If you take the character of Willy Wonka to be Stalin and the chocolate factory to be the Kremlin then the whole plot of the film can be seen to be modelled on the 1930s trope of the average worker gaining the opportunity to meet Stalin after achieving a great feat. In this case finding one of the golden tickets is what will grant you access to the closed off leader and the quest to find the golden ticket can be seen as the way to excel yourself over your fellow citizens.
Turning now to the characters it is possible to see further links. The Umpalumpas who work inside the factory are all dressed identically and are a literal representation of unity among the collective workers. Working for Willy Wonka in the Communist heaven of the factory has removed all of their differences making them all entirely equal. As they are the ones who make the factory work through harvesting the cocoa beans they too can be taken as a representation of the peasant farm workers on a kolkhoz. In this case the songs that they sing can be taken as the songs sung by both Soviet factory workers and collective farm peasants.
Turning now to the children in the film it is possible to see an example of a spoilt bourgeois family through Varuca Salt and her father. The girl who demands everything and does not listen to the advice of anyone winds up being labelled ‘a bad nut’ and is expelled from the factory. Indeed each time one of the children does not heed the advice of Willy Wonka some misadventure befalls them and they are removed from the factory, an event that could be seen as a parallel to the Stalinist purges of the 1930s.
Two of the three children are specified as being American, one is German and the other English while Charlie is only noted as having come from the same town as the factory is located in. Taking this place to be Moscow it would make Charlie a Soviet boy and would show a distinct Cold War feeling towards the children of Western origin. They are all removed from the factory through their faults, which could arguably be blamed on their capitalist backgrounds. Charlie is also seen to be living in a tumbledown old shack with his whole family which could be seen as a peasant’s izba on the edges of Soviet Society.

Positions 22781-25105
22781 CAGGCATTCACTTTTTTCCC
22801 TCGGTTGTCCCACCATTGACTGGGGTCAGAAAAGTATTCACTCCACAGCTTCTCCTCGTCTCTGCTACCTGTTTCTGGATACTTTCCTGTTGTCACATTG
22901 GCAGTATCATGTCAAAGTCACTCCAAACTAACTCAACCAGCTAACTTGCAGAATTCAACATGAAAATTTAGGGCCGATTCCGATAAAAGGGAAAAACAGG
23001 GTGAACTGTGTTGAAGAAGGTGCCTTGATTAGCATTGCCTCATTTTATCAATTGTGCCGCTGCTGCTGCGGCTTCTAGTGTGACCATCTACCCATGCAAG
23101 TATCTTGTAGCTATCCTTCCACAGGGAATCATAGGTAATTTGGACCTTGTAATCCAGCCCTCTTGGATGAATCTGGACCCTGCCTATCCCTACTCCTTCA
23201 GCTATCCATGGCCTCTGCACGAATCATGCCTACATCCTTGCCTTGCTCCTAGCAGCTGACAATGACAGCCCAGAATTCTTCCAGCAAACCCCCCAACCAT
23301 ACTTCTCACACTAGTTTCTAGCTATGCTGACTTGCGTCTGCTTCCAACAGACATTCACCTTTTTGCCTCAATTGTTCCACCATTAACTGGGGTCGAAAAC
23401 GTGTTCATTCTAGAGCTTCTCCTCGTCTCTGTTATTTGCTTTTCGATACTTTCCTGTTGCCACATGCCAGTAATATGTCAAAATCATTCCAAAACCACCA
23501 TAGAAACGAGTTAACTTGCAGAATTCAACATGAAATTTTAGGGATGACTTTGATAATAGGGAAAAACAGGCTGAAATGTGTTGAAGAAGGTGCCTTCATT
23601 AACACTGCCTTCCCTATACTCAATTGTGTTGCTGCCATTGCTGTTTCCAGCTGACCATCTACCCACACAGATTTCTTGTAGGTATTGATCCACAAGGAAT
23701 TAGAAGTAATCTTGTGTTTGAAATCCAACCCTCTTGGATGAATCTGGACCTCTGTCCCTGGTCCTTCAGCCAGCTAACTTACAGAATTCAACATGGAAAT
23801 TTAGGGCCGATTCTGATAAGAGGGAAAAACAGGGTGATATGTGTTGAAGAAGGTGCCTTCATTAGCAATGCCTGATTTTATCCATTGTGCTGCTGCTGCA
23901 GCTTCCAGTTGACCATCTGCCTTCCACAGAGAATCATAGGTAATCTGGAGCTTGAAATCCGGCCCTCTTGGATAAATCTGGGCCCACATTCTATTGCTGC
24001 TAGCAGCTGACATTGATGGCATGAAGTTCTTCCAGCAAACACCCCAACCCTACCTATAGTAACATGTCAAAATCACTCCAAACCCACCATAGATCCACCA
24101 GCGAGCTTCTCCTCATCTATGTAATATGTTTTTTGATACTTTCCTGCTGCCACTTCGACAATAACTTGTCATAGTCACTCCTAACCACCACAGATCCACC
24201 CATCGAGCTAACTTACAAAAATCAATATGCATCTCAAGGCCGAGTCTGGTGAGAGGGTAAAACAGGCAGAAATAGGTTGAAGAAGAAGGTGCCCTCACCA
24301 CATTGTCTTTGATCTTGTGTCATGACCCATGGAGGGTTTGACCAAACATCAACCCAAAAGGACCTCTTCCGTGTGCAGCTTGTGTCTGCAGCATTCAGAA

As the only ‘Soviet’ child to enter the factory Charlie is the only one who understands Willy Wonka and the philosophy of the factory (Candy has no point it’s just candy). This is also why he is the only one to survive the ‘purges’ and be asked to be the successor of the factory. At this point Charlie must choose between the personal and the good of the collective after Willy Wonka tells him that he can only become his heir if he gives up his family. Erring from true Soviet films Charlie chooses the personal rather than the collective and ends up showing Willy Wonka that family is a very important thing. While choosing the personal is not strictly the Soviet way it does wind up showing that family unity is important; Willy Wonka can no longer make good chocolate until he is reunited with his father. This can be taken to show that the Motherland will not function unless all of her workers are in harmony.
The final references to Soviet literature can be seen through the subjugation of the squirrels in the nut sorting room they can be linked to the subjugation of the bear in Platonov’s The Foundation Pit. The great glass lift and the TV ray that causes the downfall of Mike TV can be seen in Zamiatin’s We as the glass houses where the citizens dwell and the ray used on the dissident citizens.
Having seen the evidence for my theory it might not be that my degree has taken over my life but that Charlie and the Chocolate factory is in fact a Communist film. I'll let you make your own mind up.